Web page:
School elections: What do we do about low voter turnout?

Harold Kwalwasser, September 16, 2013

[CUNY Institute for Education Policy, May 25, 2013]

Notwithstanding the millions of dollars spent in Los Angeles’ recent school board election, turnout was well below 20%, just as it was in the primary election in March.

It is part of a long-term decline that should leave us wondering what is going on. In the last fifty years, turnout has declined precipitously in Los Angeles. In the 1959 municipal election, for example, about 50% of registered voters cast a ballot for Mayor, and 40% participated in the school board election.

However, the problem, at least for school boards, is not just a Los Angeles phenomenon. The week before the election in LA, there were hundreds of votes for school boards and budgets in New York, New Jersey, and Connecticut. In almost every one of these elections, voter turnout was below 20%. In fact, even in wealthy Bergen County, New Jersey, the turnout averaged only about 10%.

The lesson here is profound — and discomfiting. Elections are how we hold our public institutions accountable. Ten percent turnouts don’t do that.

The Los Angeles Times, among others, has often noted, and sometimes lamented, that small turnouts allow special interest groups, like the LA teachers union, to dominate elections. While that is true, it misses the point: Why is it that one of the most important public institutions in our country’s second largest city, the Los Angeles Unified School District, draws so little attention from voters even though there is almost universal agreement that the long-term health of the city is dependent on its significantly improving its performance?

There have been all sorts of suggestions to improve the situation by changing the mechanics of school board elections. For instance, some people argue to move the election to coincide with the Presidential vote in November. Others want partisan elections, or the breakup of large districts like Los Angeles, which they think would make people feel closer to their schools.

However, dealing with mechanics really misses the point. People could go to the polls in odd numbered years in March and May if they wanted to. Nothing is holding them back. They just don’t seem to care.

Somewhere hiding beneath the clutter of all these sorts of arguments is a hard truth. People have got to believe their votes make a difference before they are going to take the time to vote. But they don’t.

Part of that may be rooted in the peculiarities of each district, and, when talking about LA, peculiarity may be the right term. But, as the data from elsewhere in the country demonstrates, things are not much better even where one would expect them to be — the small districts that serve the wealthy suburbs of places like New York City.

What, then, is the problem common to schools across the country? I would suggest that it has a lot to do with a fifty-year history of taking policy-making authority away from the districts and handing it to states and the federal government. Given the history of districts in the 1960s, especially their responses to integration, one can understand why the change happened. But there have been consequences. When one thinks of how our schools run, what comes first to mind? Washington’s No Child Left Behind Act or, if you are a Californian, Governor Brown’s new education budget.. I doubt one in one thousand people would say something that happened at a recent school board meeting.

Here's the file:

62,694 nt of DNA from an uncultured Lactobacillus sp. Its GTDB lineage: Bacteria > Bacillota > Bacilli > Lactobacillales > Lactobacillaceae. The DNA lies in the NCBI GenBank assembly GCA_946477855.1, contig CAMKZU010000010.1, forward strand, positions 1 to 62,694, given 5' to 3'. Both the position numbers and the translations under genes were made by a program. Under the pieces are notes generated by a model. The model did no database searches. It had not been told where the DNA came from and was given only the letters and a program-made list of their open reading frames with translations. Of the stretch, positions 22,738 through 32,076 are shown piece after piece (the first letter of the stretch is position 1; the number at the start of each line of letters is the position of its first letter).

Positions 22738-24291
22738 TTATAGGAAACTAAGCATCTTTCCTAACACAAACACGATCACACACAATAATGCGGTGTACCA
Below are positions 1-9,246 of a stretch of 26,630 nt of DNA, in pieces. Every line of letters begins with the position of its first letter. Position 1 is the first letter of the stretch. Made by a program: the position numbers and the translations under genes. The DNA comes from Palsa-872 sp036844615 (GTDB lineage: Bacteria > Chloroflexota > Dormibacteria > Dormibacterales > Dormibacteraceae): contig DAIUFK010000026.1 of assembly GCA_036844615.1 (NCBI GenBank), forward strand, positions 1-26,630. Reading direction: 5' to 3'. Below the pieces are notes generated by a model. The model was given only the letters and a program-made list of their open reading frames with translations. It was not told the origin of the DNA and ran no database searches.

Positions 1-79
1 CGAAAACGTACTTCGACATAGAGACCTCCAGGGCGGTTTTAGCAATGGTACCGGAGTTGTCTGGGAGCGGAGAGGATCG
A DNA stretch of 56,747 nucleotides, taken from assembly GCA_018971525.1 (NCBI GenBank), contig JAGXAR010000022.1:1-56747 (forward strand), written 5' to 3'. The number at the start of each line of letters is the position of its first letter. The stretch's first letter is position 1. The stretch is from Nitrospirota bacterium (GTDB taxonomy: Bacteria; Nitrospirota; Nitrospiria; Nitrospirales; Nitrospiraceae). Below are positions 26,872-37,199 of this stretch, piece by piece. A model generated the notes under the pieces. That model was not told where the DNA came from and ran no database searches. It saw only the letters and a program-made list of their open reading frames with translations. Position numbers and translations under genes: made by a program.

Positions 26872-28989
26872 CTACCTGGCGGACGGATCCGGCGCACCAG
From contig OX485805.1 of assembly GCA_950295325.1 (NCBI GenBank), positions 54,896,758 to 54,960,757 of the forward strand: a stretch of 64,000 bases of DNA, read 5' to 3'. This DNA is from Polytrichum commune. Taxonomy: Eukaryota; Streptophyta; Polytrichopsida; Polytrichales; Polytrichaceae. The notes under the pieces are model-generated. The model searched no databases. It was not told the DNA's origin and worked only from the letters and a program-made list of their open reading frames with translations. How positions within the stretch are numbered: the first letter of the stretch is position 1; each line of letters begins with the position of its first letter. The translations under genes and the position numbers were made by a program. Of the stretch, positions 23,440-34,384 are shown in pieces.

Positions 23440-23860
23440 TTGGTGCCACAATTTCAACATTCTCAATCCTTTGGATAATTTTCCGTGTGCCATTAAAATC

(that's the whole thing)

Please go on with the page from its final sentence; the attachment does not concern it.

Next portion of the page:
And yet, while the perceived focus may be elsewhere, our school districts remain the fulcrum for school reform. They deliver the services. You can dictate all you want from Washington or Sacramento, but without the active embrace of the teachers and administrators of a district, all you get is begrudging, box-checking compliance. A recent study by UC Davis professor Tom Timar reached the unsurprising conclusion that “better organized” districts spent their federal reform dollars better than those that were not.

You wind up with a frustrating stand off. School districts which are closest to the people they serve are often resistant, or indifferent, to high-performance and the effort required to get there. Washington and Sacramento or Albany may have more interest, but really only a limited ability to make it happen.

There is not a great solution in the short-term. However, as this country grapples with rewriting No Child Left Behind, and the California Legislature tackles school funding, we should draw two lessons from our current predicament: First, dictating more and more policy from the top down is not likely to work, and second, federal and state policy should encourage districts to take their policy roles far more seriously than they have in the recent past.

One example: The Obama Administration’s first rounds of grants under its Race to the Top program, asked states to come up with creative ways to improve schools. The grants, which totaled roughly $4 billion dollars, are now being implemented. Some are doing well, but many are having middling or little success because the school district that have to put them into practice are only half-hearted about what they have to do to get their hands on the money.

The most recent round of grants, however, directly asked districts to make their own plans. While those grants have only recently been disbursed, the first impression is that the success rate will be better because the districts spending the money really believe in what they are going to do.

In other words, state and federal policy-makers have to stop thinking that they should be the only ones designing reform. Instead, they should push districts to take change seriously. Maybe we can then get those voter turnouts back up because people will know that what goes on at school board meetings really affects their children’s future.

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